thumbnail
Table 2. Who experienced income and work hour changes, and/or job loss during the Great Recession? Differences relative to uneducated men aged between 45 and 50 and living in London.

https://doi.org/10.1371/journal.pone.0201215.t002

Table 3 shows the residualised changes in life satisfaction from 2006/7 to 2009/10. A model with no controls suggests that life satisfaction fell on average by 0.02 standard deviations (p < .05). A comparison of this to the baseline difference in Table 1 illustrates the importance of controlling for baselines levels using a residualised change model. Model 1 shows that changes in life satisfaction depend upon demographic factors. For example, an uneducated man of average age (46.4) living in London experienced on average a decrease in life satisfaction of 0.16 standard deviations. However, those that were older and educated were somewhat protected from well-being decreases and may have experienced increases in their well-being. The quadratic in age predicts a u-shape relationship with life satisfaction and suggests that those who were approximately 33 experienced the largest reductions in life satisfaction (-0.08 SD) and that at around 63 the effect turns positive. Table 1 suggests that it was those that younger and less educated who were more likely to experience decreases in income and the number of hours worked, and some unemployment over the recession period and the result that the life satisfaction of the least educated and younger individuals is most affected is generally consistent. However, if it were just the direct effects that were important we would expect that once individual recession exposure characteristics are controlled for then these demographic factors may no longer be individually significant.

thumbnail
Table 3. Subjective well-being changes from 2006/7 to 2009/2010 (individual recession exposure characteristics, pre-recession demographic and socio-economic variables): Differences relative to an uneducated average aged man, living in in London, and who remained employed.

https://doi.org/10.1371/journal.pone.0201215.t003

Model 2 Table 3 therefore further includes individual recession exposure characteristics, as well as pre-recession socio-economic characteristics. The baseline comparison group in these regressions is an unmarried uneducated man of average age, living in London, and who remained employed throughout the period. From the constant term in the regression the data suggests that this group experienced life satisfaction reductions of 0.03 standard deviations. Although indicating higher life satisfaction these effects are not significant. However, as predicted we observe that experiencing unemployment and losses in income were associated with reductions in well-being. For example, an individual experiencing some unemployment experienced losses in life satisfaction of 0.17 standard deviations compared with those not experiencing unemployment over this period. Unemployment is typically accompanied by an income loss and with each standard deviation loss in income there is an associated 0.07 further standard deviation decrease in life satisfaction. In addition, we find that those that were sick or disabled in 2006/07 experienced large falls in their life satisfaction over this time period (0.53 standard deviations). A high household income prior to the recession also offered some protection for individuals. The inclusion of the individual exposure and pre-recessional socio-economic characteristics accounts for some of the previous demographic differences from Model 1. However, we still see education is an important predictors of adverse life satisfaction responses to the Great Recession. Thus the baseline education effect is likely to have been largely driven by other correlated factors.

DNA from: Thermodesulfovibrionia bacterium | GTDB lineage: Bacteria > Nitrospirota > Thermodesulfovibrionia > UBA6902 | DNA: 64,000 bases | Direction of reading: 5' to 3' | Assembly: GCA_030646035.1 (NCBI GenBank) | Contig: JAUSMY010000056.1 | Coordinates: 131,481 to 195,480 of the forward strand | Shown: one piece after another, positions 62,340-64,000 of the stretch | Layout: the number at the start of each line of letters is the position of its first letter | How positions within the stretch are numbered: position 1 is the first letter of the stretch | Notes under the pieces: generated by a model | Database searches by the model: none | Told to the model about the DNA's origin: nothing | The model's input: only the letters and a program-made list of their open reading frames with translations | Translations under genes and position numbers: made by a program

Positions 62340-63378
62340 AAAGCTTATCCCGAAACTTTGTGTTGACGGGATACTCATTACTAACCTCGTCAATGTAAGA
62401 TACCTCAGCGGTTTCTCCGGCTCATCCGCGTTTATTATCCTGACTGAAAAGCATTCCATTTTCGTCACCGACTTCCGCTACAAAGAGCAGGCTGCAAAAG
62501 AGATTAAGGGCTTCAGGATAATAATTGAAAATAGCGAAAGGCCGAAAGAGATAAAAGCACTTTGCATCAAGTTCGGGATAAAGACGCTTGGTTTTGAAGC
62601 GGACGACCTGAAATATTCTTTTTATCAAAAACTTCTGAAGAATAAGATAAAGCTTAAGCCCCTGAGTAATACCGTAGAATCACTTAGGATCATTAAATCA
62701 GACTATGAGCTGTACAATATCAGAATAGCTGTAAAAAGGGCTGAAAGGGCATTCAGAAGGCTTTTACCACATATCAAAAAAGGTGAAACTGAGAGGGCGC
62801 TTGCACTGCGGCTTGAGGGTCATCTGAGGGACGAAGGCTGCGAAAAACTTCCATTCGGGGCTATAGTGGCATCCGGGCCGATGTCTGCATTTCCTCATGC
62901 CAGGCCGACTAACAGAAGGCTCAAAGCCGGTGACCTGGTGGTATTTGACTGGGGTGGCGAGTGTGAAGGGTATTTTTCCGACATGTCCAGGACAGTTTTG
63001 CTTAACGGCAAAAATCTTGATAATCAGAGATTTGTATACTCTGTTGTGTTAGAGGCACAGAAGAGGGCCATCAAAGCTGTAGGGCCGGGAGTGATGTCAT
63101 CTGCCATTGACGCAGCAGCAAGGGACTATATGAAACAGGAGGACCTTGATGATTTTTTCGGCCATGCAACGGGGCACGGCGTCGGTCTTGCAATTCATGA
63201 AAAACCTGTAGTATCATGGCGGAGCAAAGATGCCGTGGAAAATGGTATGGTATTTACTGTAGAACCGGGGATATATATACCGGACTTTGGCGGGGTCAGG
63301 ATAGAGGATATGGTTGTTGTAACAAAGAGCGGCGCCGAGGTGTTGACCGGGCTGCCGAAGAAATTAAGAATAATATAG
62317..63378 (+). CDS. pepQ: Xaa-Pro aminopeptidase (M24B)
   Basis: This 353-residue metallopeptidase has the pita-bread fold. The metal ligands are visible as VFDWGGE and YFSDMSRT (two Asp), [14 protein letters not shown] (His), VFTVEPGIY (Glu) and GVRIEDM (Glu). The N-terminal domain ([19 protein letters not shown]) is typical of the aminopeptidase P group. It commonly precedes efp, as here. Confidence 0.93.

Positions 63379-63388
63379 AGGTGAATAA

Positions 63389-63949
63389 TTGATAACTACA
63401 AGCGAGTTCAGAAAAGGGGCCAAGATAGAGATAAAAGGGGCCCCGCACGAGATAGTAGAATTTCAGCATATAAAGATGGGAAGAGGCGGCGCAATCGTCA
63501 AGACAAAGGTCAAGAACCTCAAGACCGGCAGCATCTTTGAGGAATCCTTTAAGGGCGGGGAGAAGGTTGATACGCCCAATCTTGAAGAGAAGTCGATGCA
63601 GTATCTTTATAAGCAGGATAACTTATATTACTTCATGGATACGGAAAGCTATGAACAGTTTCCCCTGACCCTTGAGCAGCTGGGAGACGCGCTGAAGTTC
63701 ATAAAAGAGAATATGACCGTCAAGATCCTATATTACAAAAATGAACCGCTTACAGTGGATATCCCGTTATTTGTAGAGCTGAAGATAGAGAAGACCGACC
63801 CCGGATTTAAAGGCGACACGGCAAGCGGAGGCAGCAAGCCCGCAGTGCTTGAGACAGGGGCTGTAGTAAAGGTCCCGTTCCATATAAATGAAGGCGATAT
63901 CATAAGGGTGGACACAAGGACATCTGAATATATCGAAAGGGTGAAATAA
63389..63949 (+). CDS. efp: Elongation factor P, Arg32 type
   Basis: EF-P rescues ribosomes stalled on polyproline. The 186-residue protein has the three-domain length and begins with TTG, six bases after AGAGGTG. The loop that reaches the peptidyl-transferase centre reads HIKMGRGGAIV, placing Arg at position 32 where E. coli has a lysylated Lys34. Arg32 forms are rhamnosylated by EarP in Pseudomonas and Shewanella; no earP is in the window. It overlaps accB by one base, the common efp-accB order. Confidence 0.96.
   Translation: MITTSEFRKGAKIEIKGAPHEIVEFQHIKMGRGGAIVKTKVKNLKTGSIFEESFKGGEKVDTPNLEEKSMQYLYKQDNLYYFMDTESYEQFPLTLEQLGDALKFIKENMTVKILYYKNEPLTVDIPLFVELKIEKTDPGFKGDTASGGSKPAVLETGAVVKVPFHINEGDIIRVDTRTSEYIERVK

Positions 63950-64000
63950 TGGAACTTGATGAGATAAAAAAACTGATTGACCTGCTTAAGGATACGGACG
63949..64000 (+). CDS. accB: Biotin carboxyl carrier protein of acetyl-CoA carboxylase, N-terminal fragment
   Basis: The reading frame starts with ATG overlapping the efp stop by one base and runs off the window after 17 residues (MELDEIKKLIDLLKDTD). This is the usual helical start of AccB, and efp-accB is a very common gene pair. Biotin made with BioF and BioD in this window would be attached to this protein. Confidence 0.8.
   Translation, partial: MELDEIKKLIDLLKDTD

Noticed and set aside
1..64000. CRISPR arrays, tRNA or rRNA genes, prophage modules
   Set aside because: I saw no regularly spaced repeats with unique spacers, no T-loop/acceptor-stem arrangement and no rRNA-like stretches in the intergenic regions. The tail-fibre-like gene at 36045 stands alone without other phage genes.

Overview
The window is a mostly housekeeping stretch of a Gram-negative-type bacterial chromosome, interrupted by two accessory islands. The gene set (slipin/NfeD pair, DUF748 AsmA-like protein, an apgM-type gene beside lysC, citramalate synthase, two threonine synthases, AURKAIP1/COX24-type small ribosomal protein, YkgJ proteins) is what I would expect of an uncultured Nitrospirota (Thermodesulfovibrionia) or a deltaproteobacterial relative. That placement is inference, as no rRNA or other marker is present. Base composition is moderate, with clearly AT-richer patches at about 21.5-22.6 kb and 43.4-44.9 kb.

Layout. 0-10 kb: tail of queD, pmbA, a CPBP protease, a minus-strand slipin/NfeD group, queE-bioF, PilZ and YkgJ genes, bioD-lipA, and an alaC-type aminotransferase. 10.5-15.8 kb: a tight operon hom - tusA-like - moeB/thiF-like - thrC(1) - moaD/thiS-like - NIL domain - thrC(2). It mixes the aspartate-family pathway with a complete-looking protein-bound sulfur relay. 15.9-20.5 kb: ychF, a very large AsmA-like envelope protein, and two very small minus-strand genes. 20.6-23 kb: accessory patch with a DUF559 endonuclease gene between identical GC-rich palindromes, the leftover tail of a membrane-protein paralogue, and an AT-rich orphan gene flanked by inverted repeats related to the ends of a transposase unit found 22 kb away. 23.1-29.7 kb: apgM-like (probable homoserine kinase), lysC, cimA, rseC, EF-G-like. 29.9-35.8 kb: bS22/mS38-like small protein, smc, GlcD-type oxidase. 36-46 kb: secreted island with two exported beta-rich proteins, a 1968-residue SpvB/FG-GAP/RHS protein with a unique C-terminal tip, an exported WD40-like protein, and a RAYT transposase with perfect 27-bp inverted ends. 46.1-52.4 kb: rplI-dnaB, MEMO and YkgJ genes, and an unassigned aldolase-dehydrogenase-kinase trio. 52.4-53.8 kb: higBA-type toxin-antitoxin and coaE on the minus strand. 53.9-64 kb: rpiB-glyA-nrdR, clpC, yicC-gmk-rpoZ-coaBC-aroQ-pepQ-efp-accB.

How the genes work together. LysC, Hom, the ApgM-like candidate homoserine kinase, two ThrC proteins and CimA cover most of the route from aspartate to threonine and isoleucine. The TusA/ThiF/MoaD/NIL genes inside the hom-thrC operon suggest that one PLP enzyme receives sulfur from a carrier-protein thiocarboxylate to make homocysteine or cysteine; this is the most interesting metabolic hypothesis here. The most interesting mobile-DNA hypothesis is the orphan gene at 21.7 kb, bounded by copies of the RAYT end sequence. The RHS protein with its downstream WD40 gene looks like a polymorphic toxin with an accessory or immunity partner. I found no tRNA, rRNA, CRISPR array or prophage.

Our results are displayed graphically in Fig 2, which shows the regression-adjusted standard deviation changes in life satisfaction for selected groups of the population. As can be seen, declines in life satisfaction were particularly pronounced for those entering the Great Recession in a state of sickness or disability. The experience of unemployment also strongly predicted declines in life satisfaction. We further see that those who are highly educated and that were highly educated and in employment and receiving an income at least 1 standard deviation above mean levels experienced an increase in their life satisfaction. Thus this highlights that any focus on only average changes in well-being may mask that whilst some individuals may have registered little change in their well-being, or even improved, a sub-group is likely to have experienced much larger changes.

thumbnail
Fig 2. Changes in life satisfaction following the Great Recession for different identifiable groups of individuals.

https://doi.org/10.1371/journal.pone.0201215.g002

Discussion

We explored how subjective well-being in the United Kingdom changed following the Great Recession. We found, as hypothesised, that on average there were only small changes in national well-being but that behind the average there were large changes that were concentrated among key sub-groups of the population. This primarily included those that experienced some unemployment or lost income during the recession period. We also found that those who were sick or disabled prior to the recession were also more acutely affected. The well-being of many individuals did not change following the Great Recession and may have even improved. This included individuals who were older, had higher incomes, and were more highly educated. Our study is one of the first to document subjective well-being before and after the Great Recession and has important implications for the use of well-being indicators to guide policy [51,52].